Nathan Chadwick
Nathan Chadwick
House Coordinator and English Teacher at King Edwards VI Sheldon Heath Academy
Ambassador cohort

Attention teachers: Stand strong and visible with Pride

Nathan is not shy about being himself at school. The ambassador shares how LGBT+ visibility brings empathy to education, teaching queer youth they are worthy.

Every child needs a positive and authentic role model, wouldn’t you agree? That someone in whom they see elements of their deeper selves, which may not be visible in their home or local environments. So, don’t LGBT+ kids need to have a role model too?

I have been teaching in my Teach First training school for five years now, having moved from the free spirited life of Madrid to a metropolis of multiculturalism in Britain, Birmingham. The heartlands of revolution – the Industrial Revolution – but also social revolutions. Tensions between progressive and conservative social stances, as exemplified by the No Outsiders controversy, initially had the power to force me back inside the closet in the work place to accommodate a community which ‘wasn’t ready’ for an out teacher.

That was five years ago, and a lot can change. Multiculturalism (not only ethnic and religious diversity, but also diversity in sexuality and identity) creates a unique, and continually evolving level of tolerance, followed by acceptance. For me, this can only be a positive: cultural acceptance can change in the space of five years if you are unapologetically authentic about making change for the better. 

Being a six-foot-four northerner whose English lessons analyse the persuasive language techniques used in Whitney Houston and Mariah Carey lyrics, it would be a miracle if I wasn’t noticed as someone a little different. Let’s face it – that giant, shaved-headed man who wears massive shoes (in the mind of a year eight), not to mention in fabulously colour coordinated attire, and passionately reading you the lines ‘there can be miracles if you believe’ would leave you feeling a little overwhelmed and questioning: 'who is he?'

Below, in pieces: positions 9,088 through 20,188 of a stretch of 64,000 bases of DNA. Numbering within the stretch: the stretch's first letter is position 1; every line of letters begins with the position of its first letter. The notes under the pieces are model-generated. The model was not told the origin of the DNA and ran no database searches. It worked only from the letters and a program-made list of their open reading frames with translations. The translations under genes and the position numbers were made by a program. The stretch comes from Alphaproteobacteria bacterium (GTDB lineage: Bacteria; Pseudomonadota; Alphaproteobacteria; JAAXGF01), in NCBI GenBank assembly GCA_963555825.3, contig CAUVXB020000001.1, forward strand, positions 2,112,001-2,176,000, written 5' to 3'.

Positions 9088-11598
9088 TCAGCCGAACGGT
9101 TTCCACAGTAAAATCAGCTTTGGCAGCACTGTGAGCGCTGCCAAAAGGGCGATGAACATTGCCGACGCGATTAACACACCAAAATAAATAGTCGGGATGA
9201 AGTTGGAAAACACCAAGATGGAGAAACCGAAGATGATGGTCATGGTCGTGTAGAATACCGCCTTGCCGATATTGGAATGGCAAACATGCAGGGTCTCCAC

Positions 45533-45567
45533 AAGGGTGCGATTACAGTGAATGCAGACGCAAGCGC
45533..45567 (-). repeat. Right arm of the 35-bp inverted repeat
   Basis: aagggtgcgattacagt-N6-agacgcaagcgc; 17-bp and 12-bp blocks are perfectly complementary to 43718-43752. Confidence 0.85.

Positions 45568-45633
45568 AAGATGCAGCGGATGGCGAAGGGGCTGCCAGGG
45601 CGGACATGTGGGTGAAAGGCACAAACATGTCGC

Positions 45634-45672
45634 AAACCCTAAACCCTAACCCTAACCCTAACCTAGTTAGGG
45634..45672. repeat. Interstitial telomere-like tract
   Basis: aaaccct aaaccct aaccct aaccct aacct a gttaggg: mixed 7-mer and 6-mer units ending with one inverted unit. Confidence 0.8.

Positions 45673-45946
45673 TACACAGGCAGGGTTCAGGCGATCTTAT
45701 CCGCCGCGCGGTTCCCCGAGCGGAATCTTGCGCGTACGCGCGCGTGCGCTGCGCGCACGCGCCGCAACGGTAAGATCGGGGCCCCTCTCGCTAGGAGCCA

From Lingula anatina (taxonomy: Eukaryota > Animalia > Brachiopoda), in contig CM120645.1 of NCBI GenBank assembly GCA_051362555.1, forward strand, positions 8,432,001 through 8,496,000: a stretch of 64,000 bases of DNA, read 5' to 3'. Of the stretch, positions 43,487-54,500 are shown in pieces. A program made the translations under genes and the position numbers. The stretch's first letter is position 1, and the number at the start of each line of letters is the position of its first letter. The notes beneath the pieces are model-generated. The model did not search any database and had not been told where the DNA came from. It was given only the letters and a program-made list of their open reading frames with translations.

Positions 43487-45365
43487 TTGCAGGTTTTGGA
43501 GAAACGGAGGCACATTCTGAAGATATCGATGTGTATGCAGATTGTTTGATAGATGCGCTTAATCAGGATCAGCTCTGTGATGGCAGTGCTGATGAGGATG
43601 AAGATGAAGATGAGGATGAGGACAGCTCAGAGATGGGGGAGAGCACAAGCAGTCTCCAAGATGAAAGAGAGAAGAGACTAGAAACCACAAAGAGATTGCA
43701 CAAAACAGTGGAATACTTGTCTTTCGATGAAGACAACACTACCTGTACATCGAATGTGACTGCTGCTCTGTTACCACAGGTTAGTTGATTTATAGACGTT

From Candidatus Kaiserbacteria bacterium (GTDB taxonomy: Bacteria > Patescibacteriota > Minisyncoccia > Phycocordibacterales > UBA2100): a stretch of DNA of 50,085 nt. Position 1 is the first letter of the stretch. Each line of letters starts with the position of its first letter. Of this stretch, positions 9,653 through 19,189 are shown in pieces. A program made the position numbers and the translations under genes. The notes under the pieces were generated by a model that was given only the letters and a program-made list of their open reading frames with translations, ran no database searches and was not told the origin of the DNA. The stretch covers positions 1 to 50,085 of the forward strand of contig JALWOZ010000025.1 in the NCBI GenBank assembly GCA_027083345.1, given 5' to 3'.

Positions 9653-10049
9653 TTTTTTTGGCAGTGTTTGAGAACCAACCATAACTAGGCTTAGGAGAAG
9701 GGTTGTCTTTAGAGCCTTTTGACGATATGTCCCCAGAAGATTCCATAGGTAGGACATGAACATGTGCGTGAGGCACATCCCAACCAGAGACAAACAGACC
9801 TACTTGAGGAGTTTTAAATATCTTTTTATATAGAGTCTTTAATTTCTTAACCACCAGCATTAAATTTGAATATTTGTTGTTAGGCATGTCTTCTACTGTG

To make classes exciting, a teacher must make themselves visible. We enter this profession to increase the life chances of the young people we educate, but also to have a positive impact on their lives, and to be a beacon of safety in their lives. It is a fact that rates of self-harm and suicide in young LGBT+ people in the UK is higher than that of their straight cisgender peers. Why? Bullying and rejection; a sense of being alone; the feeling of ‘not being normal’ or going against expectations, to name but a few. Yet, for those students to have a visible queer teacher standing in front of them shares strength, pride and passion for education.

Of course, challenges have occurred in the classroom regarding my identity: from the occasional snide remark, to curious questions designed to throw me off topic. It has become clear to me that an out teacher should always remember that students are children, and children (and adults) make mistakes – they need to be educated and intellectually embraced with honesty, warmth and dignity. Embrace conversation. How can we expect young people to be authentic about themselves if the adults they are surrounded by cannot be honest about themselves?

As a Teach First trainee, I knew how important it was to have colleagues who cared about my authentic self, and Teach First as an organisation led with impeccable support in my training years, and after. This year, through Teach First, I was introduced to LGBTEd, an organisation which believes in supporting visible LGBT+ teachers and leaders in the classroom. This year, I was invited to go on a course with them, which empowered me with the knowledge and contacts to help support queer people in all parts of a school community.

This course gave me the LGBT+ understanding that I never received at school – and that understanding is valid for every young person and staff member in the UK education system to move society forward. We live in an era of misunderstanding, where many people have, as described in in the Equality Act of 2010, ‘protected characteristics’.

Being visible is being recognised: being recognised is being seen by people you represent. We, as educators, work in a powerful profession. Your integral self-worth should never be questioned, as we instil this value into our young people: they are worthy. The queer community has always been here, in the past targeted and marginalised, but now we know better - history and great education has taught us better. To all LGBT+ teachers and allies: stand strong and visible with Pride.

Now, back to Whitney: "I believe the children are future, teach them well and let them lead the way…"

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